Indeed, as the British Dietetic Association explains: “A bowl of bran flakes is just as much a UPF as a chocolate rice cereal or a choc chip biscuit muesli.

“This is despite the fact that the bran flakes are a good source of fiber and are enriched with numerous vitamins and minerals and often contain relatively little sugar.”

Shredded wheat is an exception. Although it has a higher GI than whole grains (the finer the particles, the higher the GI), it doesn’t count as a UPF because the grain matrix doesn’t “explode” in the same way, says Dr. Fardet.

That distinction, he says, is key to how our bodies metabolize the grain. “Flakes” are crushed, steamed and dried grains – with a mixture of brown skin and white core, as you might find in your natural muesli.

“Petals” are whole or broken grains that are steamed with sugar, malt and salt, rolled into shapes and roasted – like corn flakes, for example.

Thankfully there is a growing selection of packaged cereals left with only natural ingredients that are minimally processed as we explain.

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Whole Grains Health

The Pros and Cons of Vegetarian Diets

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Many people follow a vegetarian diet to improve their health. The health benefits of a vegetarian diet are well documented. But this diet also has disadvantages. When thinking about following a vegetarian diet, consider these pros and cons to make sure it is right for you.

Pros: A vegetarian diet can lower your risk of disease.

Fruits, vegetables, whole grains, nuts and seeds are at the heart of a healthy, balanced vegetarian diet. These foods provide an abundance of health-protecting vitamins, minerals, antioxidants, and fiber that can lower the risk of common chronic diseases such as heart disease, diabetes, some cancers, and obesity.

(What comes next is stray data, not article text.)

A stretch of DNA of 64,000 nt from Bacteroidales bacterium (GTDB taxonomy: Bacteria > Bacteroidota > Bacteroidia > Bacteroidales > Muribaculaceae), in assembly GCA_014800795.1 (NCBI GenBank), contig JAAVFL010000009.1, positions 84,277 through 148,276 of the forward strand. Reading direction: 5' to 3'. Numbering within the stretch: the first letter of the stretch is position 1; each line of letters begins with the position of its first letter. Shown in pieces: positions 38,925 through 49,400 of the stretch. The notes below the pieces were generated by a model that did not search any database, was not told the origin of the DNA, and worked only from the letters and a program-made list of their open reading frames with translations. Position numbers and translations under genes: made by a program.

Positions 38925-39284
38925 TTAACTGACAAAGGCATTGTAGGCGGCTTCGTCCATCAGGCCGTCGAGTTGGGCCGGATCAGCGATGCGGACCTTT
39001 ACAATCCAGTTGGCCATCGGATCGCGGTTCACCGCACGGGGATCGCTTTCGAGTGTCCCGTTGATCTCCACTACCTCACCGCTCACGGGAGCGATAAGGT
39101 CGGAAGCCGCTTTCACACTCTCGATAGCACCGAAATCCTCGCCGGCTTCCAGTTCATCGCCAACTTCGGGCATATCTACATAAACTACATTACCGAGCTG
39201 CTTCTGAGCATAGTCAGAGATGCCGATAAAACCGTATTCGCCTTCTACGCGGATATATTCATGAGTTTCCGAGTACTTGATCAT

Cons: Just because it’s vegetarian doesn’t mean it’s healthy.

On the other hand, if your vegetarian diet includes a lot of highly processed foods instead of whole plant foods, the risk of some chronic diseases may even increase. There are plenty of junk foods that can fit into a vegetarian diet but are not good for you – think soda, chips, and cookies, among others. Packaged vegetarian meals and snacks can contain high amounts of added sugar, sodium, and fat and offer little to no nutritional value. Remember, as with any diet, there are ways to make a vegetarian diet healthy and turn it into a diet disaster.

Pros: You have options when it comes to going vegetarian.

You can determine the type of vegetarian eating plan that will work best for you. Some people cut meat, fish, and poultry from their diet, but eat eggs and dairy products. Others only allow eggs or only dairy products. Some occasionally contain seafood. A vegan diet eliminates all foods that come from animals, even things like honey.

Downside: You may be nutritionally deficient.

Some essential nutrients such as vitamins B12 and D, calcium and iron are not found in many plant foods. Vegetarian diets can provide these nutrients as long as food intake is properly planned, but supplementation is sometimes required. The main sources of these nutrients for vegetarians include:

  • Vitamin B12: Found in animal products such as eggs and milk (as well as meat, fish and poultry). Also found in some fortified grains, nutritional yeast, meat substitutes, and soy milk.
  • Vitamin D: In addition to eggs and fish, it is also found in fortified vegetable milk and mushrooms. Vitamin D is also obtained from exposure to the sun.